Update: Some quick comments on other movies I have recently watched: (more…)
June 7, 2011
I have been overwhelmed with academic work of late. My blog postings have obviously suffered and countless thousands of grief-stricken readers around the world have made complaints. In the evenings I ‘ve also entered into an intellectually lazy mode and done the Norm-like, Bogan thing.
For recreation I have enjoyed playing with my new Mac computers. I have also been watching some vintage and more recent films by director Roman Polanski. Along with Robert Altman he is one of my favorite movie directors.
Polanski is indeed one of the more interesting modern directors. He has a sense of deviance that throws a new light on drama and on the human condition. Polanski is above all else a technically capable director who has been a long-term serious student of film. He has a mastery of the technical side of movie photography and is simultaneously interested in exploring all film genres. Polanski has a perceptive grasp of character and an ability to arouse intense atmosphere. His dramatic films are intensely suspenseful and draw you into their visions. You want to know. (more…)
January 27, 2010
Another retrieved post from hacking attack:
I mentioned in an earlier post that the animated film Unchained Goddess unambiguously forecast anthropogenic climate change in 1958. I’d only seen a clip and couldn’t find the complete film in local video stores so bought a copy from Amazon. It is an outstanding, partly animated, documentary film by Frank Capra (he produced one of the greatest films of all times, It’s a Wonderful Life with Donna Reed and Frank Stewart). I haven’t enjoyed a documentary film more for years. Obviously designed for school kids it is a fascinating introduction to weather and climate that would entertain and inform any age group. The science is a little dated but includes a fascinating still of John von Neumann who, amongst his many talents, developed the early use of computers in meteorology*. The film closes with some prescient words “man may be unwittingly altering the world’s climate” by releasing pollutants. Then unambiguously the prospect of melting icecaps and rising sea levels is discussed. Fascinating stuff.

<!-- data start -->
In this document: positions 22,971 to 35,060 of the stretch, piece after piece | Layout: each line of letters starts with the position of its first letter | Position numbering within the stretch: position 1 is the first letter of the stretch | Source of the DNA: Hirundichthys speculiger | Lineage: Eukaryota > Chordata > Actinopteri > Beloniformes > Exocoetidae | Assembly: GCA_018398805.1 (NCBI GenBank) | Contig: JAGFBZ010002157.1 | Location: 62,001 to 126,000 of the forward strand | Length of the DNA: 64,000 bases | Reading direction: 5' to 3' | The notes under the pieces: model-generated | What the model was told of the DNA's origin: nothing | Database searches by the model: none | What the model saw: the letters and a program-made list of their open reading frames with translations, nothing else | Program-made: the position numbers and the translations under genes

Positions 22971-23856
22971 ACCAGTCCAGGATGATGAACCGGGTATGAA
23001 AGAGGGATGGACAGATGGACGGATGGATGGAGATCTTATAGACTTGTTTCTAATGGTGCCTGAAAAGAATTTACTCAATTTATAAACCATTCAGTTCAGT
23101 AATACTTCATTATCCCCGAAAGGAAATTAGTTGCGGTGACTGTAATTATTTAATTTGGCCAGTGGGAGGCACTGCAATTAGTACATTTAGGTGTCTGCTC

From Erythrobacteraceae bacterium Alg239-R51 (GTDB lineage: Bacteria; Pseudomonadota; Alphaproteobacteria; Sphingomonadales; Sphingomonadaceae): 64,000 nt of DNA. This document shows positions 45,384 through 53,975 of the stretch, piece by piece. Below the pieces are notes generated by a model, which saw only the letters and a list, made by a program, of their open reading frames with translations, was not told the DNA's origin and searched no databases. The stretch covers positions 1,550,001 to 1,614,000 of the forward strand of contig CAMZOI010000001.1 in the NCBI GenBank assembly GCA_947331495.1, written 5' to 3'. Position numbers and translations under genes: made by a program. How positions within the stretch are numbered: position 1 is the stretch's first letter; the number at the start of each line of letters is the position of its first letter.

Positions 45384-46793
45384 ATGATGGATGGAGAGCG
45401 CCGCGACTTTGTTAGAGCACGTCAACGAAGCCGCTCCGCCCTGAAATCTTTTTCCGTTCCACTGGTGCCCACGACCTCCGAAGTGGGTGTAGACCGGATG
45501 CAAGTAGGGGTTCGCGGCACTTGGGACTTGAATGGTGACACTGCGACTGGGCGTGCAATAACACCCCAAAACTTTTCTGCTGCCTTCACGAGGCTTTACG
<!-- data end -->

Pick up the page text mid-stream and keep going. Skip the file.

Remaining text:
With the film came Hemo The Magnificent which is a biology film that discusses the human body’s blood plumbing system. Again by Capra, the film again includes animation and some amazing photography. Truly superb.
My son watched both films with me and he was as enchanted by the presentation as I was.
Also available is Our Mr. Sun and Strange Case of the Cosmic Rays which I will try to get.
These films were commission by AT&T (Bell Telephone) during the 1950s to develop school and general community interest in science. If I had been exposed to this approach to science in the 1960s I might not have become an economist! I can’t find any record of use of these films in Australian schools.
* Von Neumann of course invented game theory and made pioneering contributions to the multi-sectoral analysis of growth. His interest in meteorological prediction led him to propose manipulating the environment by spreading colorants on the polar ice caps in order to enhance absorption of solar radiation (by reducing the albedo), thereby raising global temperatures. It is also interesting to note that two of the most prominent economists initially worked in meteorology. Quote: “That might be a bit of a stretch, but meteorology and economics have a lot more in common then you might think. Both the youngest and oldest winners of the Nobel Prize in Economics were meteorologists before they were professional economists. Kenneth Arrow, the youngest to win, was a weather forecaster during his military service in World War II. Similarly, Leonid Hurwicz, one of this year’s winners, taught meteorology at the University of Chicago between 1942 and 1944 before entering the field of economics. At 90 years of age, he is the oldest person awarded a Nobel Prize in any field.”
January 6, 2010